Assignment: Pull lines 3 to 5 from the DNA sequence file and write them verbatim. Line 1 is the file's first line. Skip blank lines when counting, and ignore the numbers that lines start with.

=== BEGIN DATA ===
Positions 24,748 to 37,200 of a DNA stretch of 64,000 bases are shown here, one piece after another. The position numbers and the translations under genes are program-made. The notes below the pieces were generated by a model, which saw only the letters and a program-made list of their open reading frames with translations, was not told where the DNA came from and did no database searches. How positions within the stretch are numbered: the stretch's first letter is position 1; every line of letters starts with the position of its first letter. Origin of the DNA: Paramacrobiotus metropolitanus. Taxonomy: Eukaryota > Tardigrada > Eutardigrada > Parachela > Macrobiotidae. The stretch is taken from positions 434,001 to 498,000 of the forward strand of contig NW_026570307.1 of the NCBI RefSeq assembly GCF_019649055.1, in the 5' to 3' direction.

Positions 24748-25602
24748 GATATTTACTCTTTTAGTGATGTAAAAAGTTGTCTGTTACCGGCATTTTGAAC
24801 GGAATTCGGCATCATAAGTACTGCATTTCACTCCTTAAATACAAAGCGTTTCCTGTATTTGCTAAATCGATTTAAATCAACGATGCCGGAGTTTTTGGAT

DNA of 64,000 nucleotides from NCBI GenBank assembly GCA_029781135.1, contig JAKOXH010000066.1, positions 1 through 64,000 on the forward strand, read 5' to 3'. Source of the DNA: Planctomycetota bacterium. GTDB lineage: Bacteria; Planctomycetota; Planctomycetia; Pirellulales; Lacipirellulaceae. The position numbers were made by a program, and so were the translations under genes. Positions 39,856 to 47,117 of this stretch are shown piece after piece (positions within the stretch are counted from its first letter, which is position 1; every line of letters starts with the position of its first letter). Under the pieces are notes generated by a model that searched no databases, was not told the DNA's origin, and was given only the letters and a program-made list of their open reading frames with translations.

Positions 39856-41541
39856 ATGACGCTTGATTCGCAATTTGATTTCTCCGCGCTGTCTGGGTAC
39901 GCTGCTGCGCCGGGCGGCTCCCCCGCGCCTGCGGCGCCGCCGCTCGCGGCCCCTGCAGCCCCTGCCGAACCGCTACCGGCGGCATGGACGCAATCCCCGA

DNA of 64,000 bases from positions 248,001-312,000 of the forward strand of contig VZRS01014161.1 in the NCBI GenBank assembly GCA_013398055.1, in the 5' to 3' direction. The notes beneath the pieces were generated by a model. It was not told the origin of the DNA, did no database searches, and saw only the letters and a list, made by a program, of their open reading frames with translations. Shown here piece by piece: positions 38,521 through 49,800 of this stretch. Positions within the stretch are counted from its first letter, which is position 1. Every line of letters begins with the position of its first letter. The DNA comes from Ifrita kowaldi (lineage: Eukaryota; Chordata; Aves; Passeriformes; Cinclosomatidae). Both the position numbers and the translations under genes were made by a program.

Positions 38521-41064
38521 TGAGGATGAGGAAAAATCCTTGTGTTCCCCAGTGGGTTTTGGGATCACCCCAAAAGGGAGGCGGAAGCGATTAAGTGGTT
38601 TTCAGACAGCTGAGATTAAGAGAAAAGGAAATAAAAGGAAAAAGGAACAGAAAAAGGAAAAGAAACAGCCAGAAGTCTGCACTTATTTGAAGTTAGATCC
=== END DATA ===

24748 GATATTTACTCTTTTAGTGATGTAAAAAGTTGTCTGTTACCGGCATTTTGAAC
24801 GGAATTCGGCATCATAAGTACTGCATTTCACTCCTTAAATACAAAGCGTTTCCTGTATTTGCTAAATCGATTTAAATCAACGATGCCGGAGTTTTTGGAT

DNA of 64,000 nucleotides from NCBI GenBank assembly GCA_029781135.1, contig JAKOXH010000066.1, positions 1 through 64,000 on the forward strand, read 5' to 3'. Source of the DNA: Planctomycetota bacterium. GTDB lineage: Bacteria; Planctomycetota; Planctomycetia; Pirellulales; Lacipirellulaceae. The position numbers were made by a program, and so were the translations under genes. Positions 39,856 to 47,117 of this stretch are shown piece after piece (positions within the stretch are counted from its first letter, which is position 1; every line of letters starts with the position of its first letter). Under the pieces are notes generated by a model that searched no databases, was not told the DNA's origin, and was given only the letters and a program-made list of their open reading frames with translations.